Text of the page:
That’s mighty white of ya

May 13th, 2010 Posted by david brothers

* finally, I’m not sure I understand either Sean Collins’ piece on superhero regression or the piece that inspired it, but it seems to me kind of dopey to pin racial diversification on swapping people out of costumes. The worlds that the superheroes live on have such a hopelessly retrograde and inadequate sense of anything other than their white people that I don’t hold out for them ever getting better.

-Tom Spurgeon, Random Comics News Story Round-Up 05/12/10

He’s right, of course.

Most cape books barely have a handle on decent characterization, and expecting the Big Two to catch up with reality is dumb. Sorry, Charlie, but that just ain’t gonna happen.

I’m not saying that they don’t manage to do nice things with colored folks sometimes. I quite liked Jason Rusch as Firestorm, and Jaime Reyes as Blue Beetle gave DC a nice Spider-Man character. Cassandra Cain had a fantastic hook, and John Henry Irons was a nice twist on the super-scientist character. Even boring old John Stewart is not without his charms.

But, when you get down to brass tacks–all of these are third stringers and supporting characters now. And guess who gets the axe when the time comes to up the ante? Guess who can fade into obscurity with minimal impact on the status quo? If you expect the Big Two to push a more diverse or realistic cast rather than pandering to the idea of legacy or iconic characters… well.

How’s that working out for you?

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Tom Spurgeon is Emperor of the Universe/Comics

October 5th, 2008 Posted by david brothers

Tom Spurgeon knows how to fix comics, and he’s got a list of 24 things to start with.

10. Institute A Gender/Race Rooney Rule At The Bigger Comics Companies

I know this would be controversial, and maybe not even desirable. Still, I can’t help but think of the National Football League’s Rooney Rule when I think of the lack of female creators and creators of color and the even bigger absence of such individuals in industry positions.

What this would mean is that for every job and for every freelance gig that opens at a participating company, a woman or a cartoonist of color would get to pitch or interview for that gig. This doesn’t mean they’re hired, or doesn’t mean that you can’t have as many folks as you want of whatever gender or racial background pitch or interview if you want. What it does is guarantees that those people that haven’t done well in the comics industry are for the length of the program getting in front of more people with power in the comics industry. They have an opportunity for the duration of the program to make an impression and gain experience at making presentations to comics industry editors and publishers. In return, the industry gets a more frequent look at a group of creators and potential industry members that it has — for whatever reason — not done a very good job of exploiting to maximum effect. If an industry like professional football can matter-of-factly look at its history of hiring and giving assignments and realize that they’re not making the best use of all the talents out there for whatever reason, the comics industry should be able to do the same on a volunteer basis.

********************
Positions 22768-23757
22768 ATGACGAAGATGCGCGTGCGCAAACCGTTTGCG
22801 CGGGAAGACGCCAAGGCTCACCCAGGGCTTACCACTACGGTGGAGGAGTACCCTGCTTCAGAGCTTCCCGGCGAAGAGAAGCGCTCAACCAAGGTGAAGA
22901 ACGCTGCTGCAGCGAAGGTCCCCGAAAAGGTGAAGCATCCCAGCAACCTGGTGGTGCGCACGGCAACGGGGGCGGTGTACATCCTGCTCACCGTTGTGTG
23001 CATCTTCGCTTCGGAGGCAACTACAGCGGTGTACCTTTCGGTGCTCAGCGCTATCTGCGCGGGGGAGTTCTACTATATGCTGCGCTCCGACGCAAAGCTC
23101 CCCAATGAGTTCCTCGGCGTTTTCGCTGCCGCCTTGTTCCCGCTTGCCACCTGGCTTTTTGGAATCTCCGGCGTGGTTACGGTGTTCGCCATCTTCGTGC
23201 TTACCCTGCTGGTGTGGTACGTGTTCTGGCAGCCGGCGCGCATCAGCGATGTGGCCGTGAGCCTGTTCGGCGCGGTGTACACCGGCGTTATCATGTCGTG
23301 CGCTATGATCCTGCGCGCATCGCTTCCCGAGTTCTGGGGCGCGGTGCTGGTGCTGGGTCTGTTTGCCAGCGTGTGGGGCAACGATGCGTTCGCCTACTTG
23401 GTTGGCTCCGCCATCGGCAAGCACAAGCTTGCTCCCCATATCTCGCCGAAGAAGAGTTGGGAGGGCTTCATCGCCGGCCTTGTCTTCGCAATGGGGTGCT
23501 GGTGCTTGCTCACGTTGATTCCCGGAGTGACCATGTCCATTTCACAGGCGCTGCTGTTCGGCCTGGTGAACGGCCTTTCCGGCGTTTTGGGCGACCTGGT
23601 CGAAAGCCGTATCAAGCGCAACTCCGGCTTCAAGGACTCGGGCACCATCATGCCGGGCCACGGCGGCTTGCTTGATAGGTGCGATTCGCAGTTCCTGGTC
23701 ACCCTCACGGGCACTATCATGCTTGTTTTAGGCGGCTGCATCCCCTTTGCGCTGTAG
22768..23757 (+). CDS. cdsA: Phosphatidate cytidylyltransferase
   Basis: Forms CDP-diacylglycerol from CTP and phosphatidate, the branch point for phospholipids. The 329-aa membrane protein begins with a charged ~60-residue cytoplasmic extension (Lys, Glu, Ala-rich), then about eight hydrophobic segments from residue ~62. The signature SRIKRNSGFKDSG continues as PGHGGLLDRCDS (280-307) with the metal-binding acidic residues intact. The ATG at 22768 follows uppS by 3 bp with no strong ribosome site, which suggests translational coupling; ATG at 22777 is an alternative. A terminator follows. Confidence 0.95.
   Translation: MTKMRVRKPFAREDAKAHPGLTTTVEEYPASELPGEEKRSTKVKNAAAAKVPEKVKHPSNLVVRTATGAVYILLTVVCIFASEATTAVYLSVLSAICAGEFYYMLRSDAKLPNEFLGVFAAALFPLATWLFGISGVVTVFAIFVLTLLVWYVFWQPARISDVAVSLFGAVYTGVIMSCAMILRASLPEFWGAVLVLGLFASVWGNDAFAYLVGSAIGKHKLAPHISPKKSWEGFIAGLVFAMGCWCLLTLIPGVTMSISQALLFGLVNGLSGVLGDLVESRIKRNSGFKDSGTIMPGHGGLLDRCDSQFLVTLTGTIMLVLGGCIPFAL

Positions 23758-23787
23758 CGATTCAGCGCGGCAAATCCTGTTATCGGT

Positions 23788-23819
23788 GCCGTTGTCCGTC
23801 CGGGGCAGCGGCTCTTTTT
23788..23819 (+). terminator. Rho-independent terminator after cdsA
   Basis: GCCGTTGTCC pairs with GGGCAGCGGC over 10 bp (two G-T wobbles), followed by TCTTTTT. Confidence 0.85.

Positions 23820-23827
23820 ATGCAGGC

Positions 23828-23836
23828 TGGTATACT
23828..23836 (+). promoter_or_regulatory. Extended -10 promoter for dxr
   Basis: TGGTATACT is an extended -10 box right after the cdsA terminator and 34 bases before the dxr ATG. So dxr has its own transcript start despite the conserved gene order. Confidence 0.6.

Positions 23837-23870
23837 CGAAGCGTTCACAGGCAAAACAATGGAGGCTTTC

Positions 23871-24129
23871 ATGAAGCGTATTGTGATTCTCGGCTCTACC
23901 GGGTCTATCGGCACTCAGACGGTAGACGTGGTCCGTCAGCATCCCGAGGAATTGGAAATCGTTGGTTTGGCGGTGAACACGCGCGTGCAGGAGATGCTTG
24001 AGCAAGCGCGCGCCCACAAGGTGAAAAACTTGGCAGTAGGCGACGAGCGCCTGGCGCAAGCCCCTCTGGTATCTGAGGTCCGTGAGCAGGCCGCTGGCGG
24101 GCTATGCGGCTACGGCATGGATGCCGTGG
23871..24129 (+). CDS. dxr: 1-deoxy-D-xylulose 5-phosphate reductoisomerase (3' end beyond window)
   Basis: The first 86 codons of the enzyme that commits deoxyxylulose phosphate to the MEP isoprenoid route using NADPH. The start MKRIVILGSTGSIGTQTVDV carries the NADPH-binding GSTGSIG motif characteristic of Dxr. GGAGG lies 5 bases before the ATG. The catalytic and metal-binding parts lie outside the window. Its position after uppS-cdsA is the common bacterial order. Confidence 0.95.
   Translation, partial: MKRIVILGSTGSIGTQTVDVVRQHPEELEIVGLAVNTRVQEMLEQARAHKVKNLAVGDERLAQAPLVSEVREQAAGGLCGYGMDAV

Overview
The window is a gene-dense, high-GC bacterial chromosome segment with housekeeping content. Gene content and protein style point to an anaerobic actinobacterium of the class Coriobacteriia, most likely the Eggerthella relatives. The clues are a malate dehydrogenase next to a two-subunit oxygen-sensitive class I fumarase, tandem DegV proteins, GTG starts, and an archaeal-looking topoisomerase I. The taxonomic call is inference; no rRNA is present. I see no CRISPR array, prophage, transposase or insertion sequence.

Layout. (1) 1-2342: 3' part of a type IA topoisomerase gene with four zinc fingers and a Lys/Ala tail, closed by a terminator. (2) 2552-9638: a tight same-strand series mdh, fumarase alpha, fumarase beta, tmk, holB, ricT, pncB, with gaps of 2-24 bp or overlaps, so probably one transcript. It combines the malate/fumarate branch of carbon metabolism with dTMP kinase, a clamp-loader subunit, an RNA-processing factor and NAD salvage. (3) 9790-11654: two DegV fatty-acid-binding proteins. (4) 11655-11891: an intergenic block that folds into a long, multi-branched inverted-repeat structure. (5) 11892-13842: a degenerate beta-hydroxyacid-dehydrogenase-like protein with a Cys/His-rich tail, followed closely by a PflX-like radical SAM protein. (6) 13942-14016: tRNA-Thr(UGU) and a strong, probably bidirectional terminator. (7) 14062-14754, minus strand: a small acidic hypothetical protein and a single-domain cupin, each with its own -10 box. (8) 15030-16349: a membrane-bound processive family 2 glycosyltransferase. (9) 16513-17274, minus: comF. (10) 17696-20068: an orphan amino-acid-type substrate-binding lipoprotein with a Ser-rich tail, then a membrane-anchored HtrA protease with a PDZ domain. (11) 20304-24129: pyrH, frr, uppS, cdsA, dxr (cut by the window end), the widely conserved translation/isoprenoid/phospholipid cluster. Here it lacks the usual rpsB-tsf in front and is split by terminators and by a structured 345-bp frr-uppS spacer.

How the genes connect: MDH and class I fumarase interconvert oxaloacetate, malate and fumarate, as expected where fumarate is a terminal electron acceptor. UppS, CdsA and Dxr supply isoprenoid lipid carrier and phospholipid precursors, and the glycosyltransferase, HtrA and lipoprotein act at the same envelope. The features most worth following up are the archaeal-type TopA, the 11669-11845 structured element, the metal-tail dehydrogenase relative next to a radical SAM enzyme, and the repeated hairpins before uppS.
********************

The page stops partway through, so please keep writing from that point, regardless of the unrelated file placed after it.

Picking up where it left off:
This is actually one of the least interesting points in a 24-point essay. It’s the least interesting because all of the other points are so good, particularly numbers 6, 7, 11, and 24.

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New Fred Hembeck Interview!

March 11th, 2008 Posted by david brothers

Find it at The Comics Reporter

SPURGEON: I know that you have an appreciation for the older comics. Can you talk about some of your more fundamental influences? Certainly your work was very different than other stuff that was being done at the time. Do you have classic influences?

HEMBECK: At one point, I sat around — and this was several years before I had anything published — just re-drawing Beetle Bailey strips. So I kind of had Mort Walker in the back of my head. I also sat around re-drawing Neal Adams strips. You can’t see that. [Spurgeon laughs] I have like a whole sketchbook from when I was 18 where I copied whole issues of Green Lantern/Green Arrow and Batman. I’m going, “Man, I’m the new Neal Adams.” But I guess they didn’t need one.

I’m a little late linking to this, but it’s a great read. Who doesn’t love Hembeck?

Why doesn’t he get more work?

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Cam Stewart, Graeme McMillan, Secret Origins